Trainer John Shelton with his two hopes for this year's Kosciuszko race at Randwick.
Trainer John Shelton with his two hopes for this year's Kosciuszko race at Randwick. Adam Hourigan

BIG RACE: Shelton's double chance for back to back

RACING: As he does on race days across the North Coast, this time last year John Shelton watched his horse round the corner into the top straight and kick for home.

However, it wasn't a midweek at Murwillumbah, or even on his Grafton home track his horses have dominated for years.

It was at Royal Randwick, and he was one of 40,000 to get on their feet to cheer his charge Belflyer in the inaugural $1.3million The Kosciuszko (1200m) race for the best horses in country NSW.

"I was watching it on the big screen, and he was pretty wide at the top of the straight, but he had to be there because of the wet track,” Shelton said.

"Then he slipped past one, and then another, and I thought 'he's going to win it'.”

The then seven-year-old gelding saluted by half a length, and in Shelton's usual routine to meet his horse and talk to jockey Adam Hyeronimus he was quickly swept up in the city crowds.

"Next thing there was press all over me, they just swamped me. It all happened so quickly,” Shelton said.

This year, Shelton and Belflyer are back with stablemate Tarbert to take on the 1200m sprint, and Shelton thinks that just like last year, people underestimate his charges at their peril.

"They seem to be again giving them not much of a chance, but it doesn't dent my confidence.”

And Shelton said that the horse doesn't need anything like another bottomless track to win the big race again.

"No, if the track's dry don't be worried about that,” Shelton said. "He's won a stack of races on dry tracks. I think he might be better on top of the ground - it lets him use his turn of foot.

"That was the first time he'd ever seen a track that heavy. He'd run on a couple of soft tracks, but we didn't know how he was going to go in it that day because he'd never been exposed to conditions like that. But he swam through it.

"He's just a good horse. It doesn't worry him, what the conditions are. He'll go through anything.”

Shelton said he viewed his other runner in the race - $17 chance Tarbert - similarly when it came to the track conditions for Saturday.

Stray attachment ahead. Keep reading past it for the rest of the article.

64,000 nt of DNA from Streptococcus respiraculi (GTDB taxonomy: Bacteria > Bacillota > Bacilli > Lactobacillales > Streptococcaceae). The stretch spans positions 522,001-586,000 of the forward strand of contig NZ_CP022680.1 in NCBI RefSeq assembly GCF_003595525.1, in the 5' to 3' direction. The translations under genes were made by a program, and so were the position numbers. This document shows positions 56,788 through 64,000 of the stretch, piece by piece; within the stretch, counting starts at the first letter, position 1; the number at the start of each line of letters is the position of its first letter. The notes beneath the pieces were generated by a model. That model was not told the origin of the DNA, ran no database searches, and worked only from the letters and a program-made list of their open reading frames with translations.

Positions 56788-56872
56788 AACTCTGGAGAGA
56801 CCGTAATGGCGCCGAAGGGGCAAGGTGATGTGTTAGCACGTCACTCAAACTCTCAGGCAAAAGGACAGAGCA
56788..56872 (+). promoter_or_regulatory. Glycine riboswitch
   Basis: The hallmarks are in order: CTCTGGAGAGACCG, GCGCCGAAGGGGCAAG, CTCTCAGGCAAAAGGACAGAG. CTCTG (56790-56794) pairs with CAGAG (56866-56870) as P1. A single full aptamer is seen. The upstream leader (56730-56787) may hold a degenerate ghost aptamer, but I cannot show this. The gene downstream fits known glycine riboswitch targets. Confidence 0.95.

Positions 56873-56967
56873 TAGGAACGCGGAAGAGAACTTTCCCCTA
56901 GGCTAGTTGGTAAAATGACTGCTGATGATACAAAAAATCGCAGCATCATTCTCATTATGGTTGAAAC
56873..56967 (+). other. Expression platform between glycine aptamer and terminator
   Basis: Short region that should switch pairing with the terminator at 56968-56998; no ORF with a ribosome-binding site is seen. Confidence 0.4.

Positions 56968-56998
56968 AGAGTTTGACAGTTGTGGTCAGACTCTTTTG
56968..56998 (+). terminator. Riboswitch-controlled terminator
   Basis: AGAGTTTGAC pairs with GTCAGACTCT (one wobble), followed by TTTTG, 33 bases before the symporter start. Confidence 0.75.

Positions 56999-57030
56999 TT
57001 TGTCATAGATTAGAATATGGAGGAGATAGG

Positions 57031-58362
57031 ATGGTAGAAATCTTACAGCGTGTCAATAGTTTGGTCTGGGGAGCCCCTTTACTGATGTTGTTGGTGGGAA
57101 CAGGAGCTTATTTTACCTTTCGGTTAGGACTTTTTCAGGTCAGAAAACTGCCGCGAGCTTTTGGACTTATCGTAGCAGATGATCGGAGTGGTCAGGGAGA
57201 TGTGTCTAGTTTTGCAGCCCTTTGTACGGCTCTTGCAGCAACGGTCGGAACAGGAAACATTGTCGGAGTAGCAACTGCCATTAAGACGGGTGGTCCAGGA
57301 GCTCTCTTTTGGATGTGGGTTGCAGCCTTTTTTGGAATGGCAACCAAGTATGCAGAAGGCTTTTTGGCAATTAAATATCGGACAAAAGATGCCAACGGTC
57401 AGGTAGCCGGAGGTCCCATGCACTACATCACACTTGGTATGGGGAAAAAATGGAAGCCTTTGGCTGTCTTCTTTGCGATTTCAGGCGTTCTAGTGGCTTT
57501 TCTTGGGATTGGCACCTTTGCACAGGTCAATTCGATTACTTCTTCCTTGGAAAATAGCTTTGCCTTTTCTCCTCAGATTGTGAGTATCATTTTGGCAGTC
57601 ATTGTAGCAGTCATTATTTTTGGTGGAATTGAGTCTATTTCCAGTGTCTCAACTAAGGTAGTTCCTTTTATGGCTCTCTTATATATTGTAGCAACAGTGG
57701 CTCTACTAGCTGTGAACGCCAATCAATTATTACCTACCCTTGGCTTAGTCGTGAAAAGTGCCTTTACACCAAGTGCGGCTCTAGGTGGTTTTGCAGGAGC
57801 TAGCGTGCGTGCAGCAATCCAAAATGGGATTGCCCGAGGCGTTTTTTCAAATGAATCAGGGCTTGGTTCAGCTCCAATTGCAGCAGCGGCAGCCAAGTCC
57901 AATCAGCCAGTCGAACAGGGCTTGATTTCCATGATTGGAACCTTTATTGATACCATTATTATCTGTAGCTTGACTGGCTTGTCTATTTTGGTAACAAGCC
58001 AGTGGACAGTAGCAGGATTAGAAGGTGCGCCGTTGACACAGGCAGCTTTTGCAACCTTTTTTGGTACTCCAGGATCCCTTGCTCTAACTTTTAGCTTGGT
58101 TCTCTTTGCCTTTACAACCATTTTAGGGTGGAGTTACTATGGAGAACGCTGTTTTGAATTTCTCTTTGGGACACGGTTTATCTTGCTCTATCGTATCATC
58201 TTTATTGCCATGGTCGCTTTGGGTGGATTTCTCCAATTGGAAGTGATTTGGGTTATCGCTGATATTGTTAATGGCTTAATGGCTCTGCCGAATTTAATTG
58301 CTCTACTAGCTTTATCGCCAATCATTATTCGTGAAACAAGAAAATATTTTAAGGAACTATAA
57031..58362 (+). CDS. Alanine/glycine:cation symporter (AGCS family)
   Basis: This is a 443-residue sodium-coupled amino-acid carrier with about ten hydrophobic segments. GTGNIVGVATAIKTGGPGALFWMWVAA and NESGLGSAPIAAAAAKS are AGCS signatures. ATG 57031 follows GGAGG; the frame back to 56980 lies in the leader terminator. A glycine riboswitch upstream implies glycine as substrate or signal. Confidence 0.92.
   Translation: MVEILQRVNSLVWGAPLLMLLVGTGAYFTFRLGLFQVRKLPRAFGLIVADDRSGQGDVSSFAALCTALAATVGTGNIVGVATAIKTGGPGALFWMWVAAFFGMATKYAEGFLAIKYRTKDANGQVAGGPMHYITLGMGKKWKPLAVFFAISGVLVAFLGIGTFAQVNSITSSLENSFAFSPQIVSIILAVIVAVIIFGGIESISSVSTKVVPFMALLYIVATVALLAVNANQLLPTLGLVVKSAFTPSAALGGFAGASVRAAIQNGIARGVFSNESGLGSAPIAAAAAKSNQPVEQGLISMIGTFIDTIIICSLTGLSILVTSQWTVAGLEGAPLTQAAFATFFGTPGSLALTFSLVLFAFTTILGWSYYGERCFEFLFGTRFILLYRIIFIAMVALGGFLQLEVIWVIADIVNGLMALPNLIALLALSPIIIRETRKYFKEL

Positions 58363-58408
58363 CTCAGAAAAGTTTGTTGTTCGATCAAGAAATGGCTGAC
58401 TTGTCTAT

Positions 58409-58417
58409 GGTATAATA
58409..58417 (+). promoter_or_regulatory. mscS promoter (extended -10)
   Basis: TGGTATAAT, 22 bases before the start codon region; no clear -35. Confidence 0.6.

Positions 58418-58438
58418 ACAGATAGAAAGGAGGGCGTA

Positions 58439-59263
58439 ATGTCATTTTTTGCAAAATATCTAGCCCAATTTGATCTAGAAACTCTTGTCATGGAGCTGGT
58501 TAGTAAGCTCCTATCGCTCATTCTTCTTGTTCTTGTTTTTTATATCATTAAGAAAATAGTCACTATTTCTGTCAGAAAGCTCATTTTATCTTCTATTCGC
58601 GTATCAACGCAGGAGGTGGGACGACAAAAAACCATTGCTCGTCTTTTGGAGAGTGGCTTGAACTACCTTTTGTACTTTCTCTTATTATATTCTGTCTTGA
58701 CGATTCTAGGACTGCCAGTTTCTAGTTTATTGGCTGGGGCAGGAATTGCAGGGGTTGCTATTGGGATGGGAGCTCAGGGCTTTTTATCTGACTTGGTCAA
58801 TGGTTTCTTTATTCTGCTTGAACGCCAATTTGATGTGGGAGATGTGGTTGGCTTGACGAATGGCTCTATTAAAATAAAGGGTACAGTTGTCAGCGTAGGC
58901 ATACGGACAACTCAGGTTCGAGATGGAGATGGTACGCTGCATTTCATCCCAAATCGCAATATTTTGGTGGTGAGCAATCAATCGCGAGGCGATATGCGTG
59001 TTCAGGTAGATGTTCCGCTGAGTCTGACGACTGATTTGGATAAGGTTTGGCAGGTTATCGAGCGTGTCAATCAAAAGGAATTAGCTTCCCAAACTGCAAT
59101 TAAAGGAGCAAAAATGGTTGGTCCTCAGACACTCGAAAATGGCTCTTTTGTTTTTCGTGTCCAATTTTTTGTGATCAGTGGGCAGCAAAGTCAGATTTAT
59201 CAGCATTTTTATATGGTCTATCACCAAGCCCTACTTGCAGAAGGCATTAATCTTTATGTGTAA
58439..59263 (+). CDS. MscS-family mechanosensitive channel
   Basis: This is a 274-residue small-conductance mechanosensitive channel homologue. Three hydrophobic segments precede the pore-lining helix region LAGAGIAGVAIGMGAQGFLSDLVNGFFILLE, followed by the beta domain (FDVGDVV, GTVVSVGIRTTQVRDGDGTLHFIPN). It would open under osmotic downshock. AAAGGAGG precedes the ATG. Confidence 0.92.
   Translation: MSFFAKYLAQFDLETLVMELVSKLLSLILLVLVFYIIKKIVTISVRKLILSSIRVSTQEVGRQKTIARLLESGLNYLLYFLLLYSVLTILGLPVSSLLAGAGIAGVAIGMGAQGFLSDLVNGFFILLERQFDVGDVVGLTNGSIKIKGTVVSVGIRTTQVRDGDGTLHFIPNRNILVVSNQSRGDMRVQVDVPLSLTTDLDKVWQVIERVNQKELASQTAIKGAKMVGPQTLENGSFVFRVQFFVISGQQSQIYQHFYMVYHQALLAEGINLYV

"It doesn't matter with him either,” he said. "They're both pretty good that way.”

Shelton has taken vastly different paths to The Kosciuszko with his two horses. Belflyer will attack it first-up from his last race start on April 13, while Tarbert raced twice in August, once in September and then again on October 1.

"Tarbert is probably the fitter horse race-wise, I suppose,” Shelton said. "He's had those recent runs and picked up two wins. But Belflyer has been prepared to go in first-up for a good reason - he's very effective that way.

"I couldn't have them any better. They both had gallops on the course proper at Grafton last Thursday to bring them into the final week the right way and I couldn't have been happier with their work.

"If I can get them to the race the way they look now, I'll be happy.

"I don't like rating one over the other. Maybe Belfyer has got a bit better turn of foot, but while 1300m might be best for Tarbert, he did win over 1020m at Grafton last start. He's a pretty adaptable horse.

"My horses are ready, and we've got the right jockeys with Glen Boss on Tarbert and Adam Hyeronimus on Belflyer. All we want now is a bit of luck on the day.” And as he aims to repeat what was one of the biggest days of his illustrious racing career, Shelton said it would be business as usual before the big race.

"We'll just keep an eye on them, give them a good work, and they'll do the same thing as if they were home,” he said.

"On the day, you're always nervy, and you hope the horses run well, but it's a bit of a scary thought I guess.

"To win at Royal Randwick... yeah, it's pretty awesome.”